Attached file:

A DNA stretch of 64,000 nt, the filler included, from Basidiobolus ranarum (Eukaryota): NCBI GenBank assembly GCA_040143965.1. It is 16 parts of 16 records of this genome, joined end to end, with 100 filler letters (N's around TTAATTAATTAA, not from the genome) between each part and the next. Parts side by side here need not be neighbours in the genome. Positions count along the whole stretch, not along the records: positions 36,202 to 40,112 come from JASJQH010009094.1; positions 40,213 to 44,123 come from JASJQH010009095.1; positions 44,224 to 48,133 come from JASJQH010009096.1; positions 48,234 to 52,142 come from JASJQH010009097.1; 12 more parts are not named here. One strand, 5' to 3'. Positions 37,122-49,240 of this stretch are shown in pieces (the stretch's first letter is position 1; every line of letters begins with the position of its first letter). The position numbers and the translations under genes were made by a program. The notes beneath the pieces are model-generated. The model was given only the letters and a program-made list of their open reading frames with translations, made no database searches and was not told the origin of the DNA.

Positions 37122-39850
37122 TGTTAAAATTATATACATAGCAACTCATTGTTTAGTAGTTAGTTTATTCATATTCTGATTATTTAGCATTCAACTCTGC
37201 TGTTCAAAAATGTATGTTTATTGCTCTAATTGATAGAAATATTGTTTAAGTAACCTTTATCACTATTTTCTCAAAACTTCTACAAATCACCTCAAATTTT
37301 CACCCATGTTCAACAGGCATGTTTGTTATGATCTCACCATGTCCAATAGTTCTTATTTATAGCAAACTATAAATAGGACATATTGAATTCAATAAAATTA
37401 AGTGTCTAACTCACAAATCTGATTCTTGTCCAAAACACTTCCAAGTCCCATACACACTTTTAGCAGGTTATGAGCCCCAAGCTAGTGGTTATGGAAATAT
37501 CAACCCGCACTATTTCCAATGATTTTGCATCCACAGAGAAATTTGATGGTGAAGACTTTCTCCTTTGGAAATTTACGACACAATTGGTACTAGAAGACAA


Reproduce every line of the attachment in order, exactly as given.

A DNA stretch of 64,000 nt, the filler included, from Basidiobolus ranarum (Eukaryota): NCBI GenBank assembly GCA_040143965.1. It is 16 parts of 16 records of this genome, joined end to end, with 100 filler letters (N's around TTAATTAATTAA, not from the genome) between each part and the next. Parts side by side here need not be neighbours in the genome. Positions count along the whole stretch, not along the records: positions 36,202 to 40,112 come from JASJQH010009094.1; positions 40,213 to 44,123 come from JASJQH010009095.1; positions 44,224 to 48,133 come from JASJQH010009096.1; positions 48,234 to 52,142 come from JASJQH010009097.1; 12 more parts are not named here. One strand, 5' to 3'. Positions 37,122-49,240 of this stretch are shown in pieces (the stretch's first letter is position 1; every line of letters begins with the position of its first letter). The position numbers and the translations under genes were made by a program. The notes beneath the pieces are model-generated. The model was given only the letters and a program-made list of their open reading frames with translations, made no database searches and was not told the origin of the DNA.

Positions 37122-39850
37122 TGTTAAAATTATATACATAGCAACTCATTGTTTAGTAGTTAGTTTATTCATATTCTGATTATTTAGCATTCAACTCTGC
37201 TGTTCAAAAATGTATGTTTATTGCTCTAATTGATAGAAATATTGTTTAAGTAACCTTTATCACTATTTTCTCAAAACTTCTACAAATCACCTCAAATTTT
37301 CACCCATGTTCAACAGGCATGTTTGTTATGATCTCACCATGTCCAATAGTTCTTATTTATAGCAAACTATAAATAGGACATATTGAATTCAATAAAATTA
37401 AGTGTCTAACTCACAAATCTGATTCTTGTCCAAAACACTTCCAAGTCCCATACACACTTTTAGCAGGTTATGAGCCCCAAGCTAGTGGTTATGGAAATAT
37501 CAACCCGCACTATTTCCAATGATTTTGCATCCACAGAGAAATTTGATGGTGAAGACTTTCTCCTTTGGAAATTTACGACACAATTGGTACTAGAAGACAA